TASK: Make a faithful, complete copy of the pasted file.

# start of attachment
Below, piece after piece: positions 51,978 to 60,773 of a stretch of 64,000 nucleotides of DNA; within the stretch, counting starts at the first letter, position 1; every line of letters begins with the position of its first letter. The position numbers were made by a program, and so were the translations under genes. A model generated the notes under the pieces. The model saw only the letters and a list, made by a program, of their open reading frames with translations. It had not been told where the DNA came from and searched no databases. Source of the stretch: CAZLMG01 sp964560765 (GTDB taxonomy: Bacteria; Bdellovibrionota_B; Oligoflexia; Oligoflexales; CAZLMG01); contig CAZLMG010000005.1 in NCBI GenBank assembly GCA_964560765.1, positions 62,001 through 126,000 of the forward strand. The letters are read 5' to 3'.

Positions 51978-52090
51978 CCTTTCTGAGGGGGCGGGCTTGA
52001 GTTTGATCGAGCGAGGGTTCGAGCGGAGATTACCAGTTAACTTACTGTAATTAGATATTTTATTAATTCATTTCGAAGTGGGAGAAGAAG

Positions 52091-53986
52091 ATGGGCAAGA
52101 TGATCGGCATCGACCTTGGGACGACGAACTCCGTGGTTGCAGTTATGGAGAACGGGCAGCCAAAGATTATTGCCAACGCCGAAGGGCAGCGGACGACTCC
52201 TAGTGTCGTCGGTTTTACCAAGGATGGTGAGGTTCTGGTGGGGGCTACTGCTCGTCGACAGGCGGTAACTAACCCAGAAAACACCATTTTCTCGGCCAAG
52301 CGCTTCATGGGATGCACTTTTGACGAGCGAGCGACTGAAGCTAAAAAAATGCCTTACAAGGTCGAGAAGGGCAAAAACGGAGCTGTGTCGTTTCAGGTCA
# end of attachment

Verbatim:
Below, piece after piece: positions 51,978 to 60,773 of a stretch of 64,000 nucleotides of DNA; within the stretch, counting starts at the first letter, position 1; every line of letters begins with the position of its first letter. The position numbers were made by a program, and so were the translations under genes. A model generated the notes under the pieces. The model saw only the letters and a list, made by a program, of their open reading frames with translations. It had not been told where the DNA came from and searched no databases. Source of the stretch: CAZLMG01 sp964560765 (GTDB taxonomy: Bacteria; Bdellovibrionota_B; Oligoflexia; Oligoflexales; CAZLMG01); contig CAZLMG010000005.1 in NCBI GenBank assembly GCA_964560765.1, positions 62,001 through 126,000 of the forward strand. The letters are read 5' to 3'.

Positions 51978-52090
51978 CCTTTCTGAGGGGGCGGGCTTGA
52001 GTTTGATCGAGCGAGGGTTCGAGCGGAGATTACCAGTTAACTTACTGTAATTAGATATTTTATTAATTCATTTCGAAGTGGGAGAAGAAG

Positions 52091-53986
52091 ATGGGCAAGA
52101 TGATCGGCATCGACCTTGGGACGACGAACTCCGTGGTTGCAGTTATGGAGAACGGGCAGCCAAAGATTATTGCCAACGCCGAAGGGCAGCGGACGACTCC
52201 TAGTGTCGTCGGTTTTACCAAGGATGGTGAGGTTCTGGTGGGGGCTACTGCTCGTCGACAGGCGGTAACTAACCCAGAAAACACCATTTTCTCGGCCAAG
52301 CGCTTCATGGGATGCACTTTTGACGAGCGAGCGACTGAAGCTAAAAAAATGCCTTACAAGGTCGAGAAGGGCAAAAACGGAGCTGTGTCGTTTCAGGTCA